I opted to skip the receptions last night after 10 hours of conferencing and head downtown on my bike. It just so happens that at the same time that Minneapolis is hosting the Berkshire Conference on the History of Women, it was also hosting part of a week long series of pro bike races. Who knew this town was big enough for all of us?
The women raced first: 40 laps on a 1.2 kilometer course through city streets. I parked myself at an outside corner and could see them take two corners and the straightaway to the finish line. I was surprised to see how different the women were in size, shape, and age (okay, that part I could only see after the race) -- lots of rippling muscles, but muscles on very different types of bodies from stocky to long and lean. There were a few teams, but all were small. Compared to the men who came out later, it looked like the women were doing a lot more individual work. Four strong riders up front traded off the lead -- all from different teams. There were a few stragglers, but the women stayed fairly well clumped. I know nothing of the riders or the teams, but it was fun to watch the race and to chitchcat with the fairly diverse crowd that came out. These were bikey folk, but all different kinds of bikey folk. Our little corner had riding companions of racers, fixie hipsters, dad with trailer and toddler, lycra dude, and me (historian chick on a rented commuter bike that does not express my personality).
For the men's race, I made my way around the whole course. Once the pack passed my spot, I'd move along. I did happen to be on the backside when some sort of crash happened in the thick of the pack. About a quarter of the field (123 riders) went down or got hung up 20 yards down from my perch. The barricades got knocked over, but no one seemed hurt. A couple of bikes were out of the race as a result, but everyone walked or rode out of the heap under their own power.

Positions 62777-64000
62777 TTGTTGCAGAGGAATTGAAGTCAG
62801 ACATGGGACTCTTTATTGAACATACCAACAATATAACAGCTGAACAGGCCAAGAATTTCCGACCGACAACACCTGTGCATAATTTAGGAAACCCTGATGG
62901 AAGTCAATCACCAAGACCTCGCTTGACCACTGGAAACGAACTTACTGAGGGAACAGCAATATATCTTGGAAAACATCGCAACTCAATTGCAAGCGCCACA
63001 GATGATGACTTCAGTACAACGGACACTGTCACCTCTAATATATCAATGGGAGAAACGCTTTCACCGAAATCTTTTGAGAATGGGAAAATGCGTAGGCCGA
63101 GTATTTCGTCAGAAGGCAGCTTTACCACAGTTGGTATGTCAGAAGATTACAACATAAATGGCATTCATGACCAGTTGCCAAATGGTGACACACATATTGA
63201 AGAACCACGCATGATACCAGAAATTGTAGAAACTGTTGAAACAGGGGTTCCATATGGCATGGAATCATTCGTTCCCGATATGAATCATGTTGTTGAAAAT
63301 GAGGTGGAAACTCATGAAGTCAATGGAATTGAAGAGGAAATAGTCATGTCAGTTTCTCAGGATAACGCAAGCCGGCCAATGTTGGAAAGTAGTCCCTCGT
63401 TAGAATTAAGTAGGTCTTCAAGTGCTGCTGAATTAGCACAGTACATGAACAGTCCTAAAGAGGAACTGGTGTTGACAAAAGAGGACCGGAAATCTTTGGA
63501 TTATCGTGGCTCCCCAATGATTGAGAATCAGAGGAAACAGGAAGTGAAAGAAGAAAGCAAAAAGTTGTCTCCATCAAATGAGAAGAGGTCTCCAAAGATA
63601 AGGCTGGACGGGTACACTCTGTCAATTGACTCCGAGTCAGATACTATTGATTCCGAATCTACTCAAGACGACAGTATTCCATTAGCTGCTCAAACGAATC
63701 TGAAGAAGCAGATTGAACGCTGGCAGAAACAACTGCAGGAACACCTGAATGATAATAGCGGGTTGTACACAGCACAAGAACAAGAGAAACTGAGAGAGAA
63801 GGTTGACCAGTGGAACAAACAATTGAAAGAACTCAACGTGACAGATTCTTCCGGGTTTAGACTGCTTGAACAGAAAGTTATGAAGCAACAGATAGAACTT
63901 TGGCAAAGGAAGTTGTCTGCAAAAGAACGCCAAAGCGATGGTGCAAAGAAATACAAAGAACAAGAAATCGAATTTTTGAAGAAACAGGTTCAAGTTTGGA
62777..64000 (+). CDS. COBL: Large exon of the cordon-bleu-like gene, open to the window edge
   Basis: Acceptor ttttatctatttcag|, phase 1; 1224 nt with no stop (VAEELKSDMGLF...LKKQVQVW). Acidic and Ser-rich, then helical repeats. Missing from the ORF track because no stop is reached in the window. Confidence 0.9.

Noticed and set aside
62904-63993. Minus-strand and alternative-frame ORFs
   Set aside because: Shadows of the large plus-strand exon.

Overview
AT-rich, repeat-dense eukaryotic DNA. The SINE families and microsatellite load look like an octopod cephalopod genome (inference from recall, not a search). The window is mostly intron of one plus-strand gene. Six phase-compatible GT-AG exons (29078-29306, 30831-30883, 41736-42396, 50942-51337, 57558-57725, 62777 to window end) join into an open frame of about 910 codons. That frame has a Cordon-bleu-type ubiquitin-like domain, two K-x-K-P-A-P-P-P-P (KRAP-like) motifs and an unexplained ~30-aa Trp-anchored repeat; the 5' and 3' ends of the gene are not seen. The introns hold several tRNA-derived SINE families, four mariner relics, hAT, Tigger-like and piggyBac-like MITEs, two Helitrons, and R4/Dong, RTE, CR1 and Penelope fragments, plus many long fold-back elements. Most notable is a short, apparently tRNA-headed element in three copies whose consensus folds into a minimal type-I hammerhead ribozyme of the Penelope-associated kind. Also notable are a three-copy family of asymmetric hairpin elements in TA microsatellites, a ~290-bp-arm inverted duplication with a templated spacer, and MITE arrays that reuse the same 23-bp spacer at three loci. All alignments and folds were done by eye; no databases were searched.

The men had big teams (6-8 riders, maybe?)and the Bissel boys were up front for 32 laps. Then the olive oil guys took over for a while, but none of them won. Who won? The guy in the Wheaties jersey (meaning he had won the bike race the day before) who had been buried in the pack the whole race while other people pushed the wind out of the way for him. Then he took it in the sprint. This kind of racing is a team sport... but individuals win. Bike racing is a weird sport.
After all the hoopla, I -- like many people on bikes -- rode part of the course before they took down the barricades. No worries, I rode about 14 mph... not 43mph (the speed for the final sprint!).
The evening was nice so I explored the northwestern part of town a bit -- lots of condos butting up against the warehouse district -- found some Thai food for dinner and made my way back to the dorm to rewrite my presentation for the umpteenth time.
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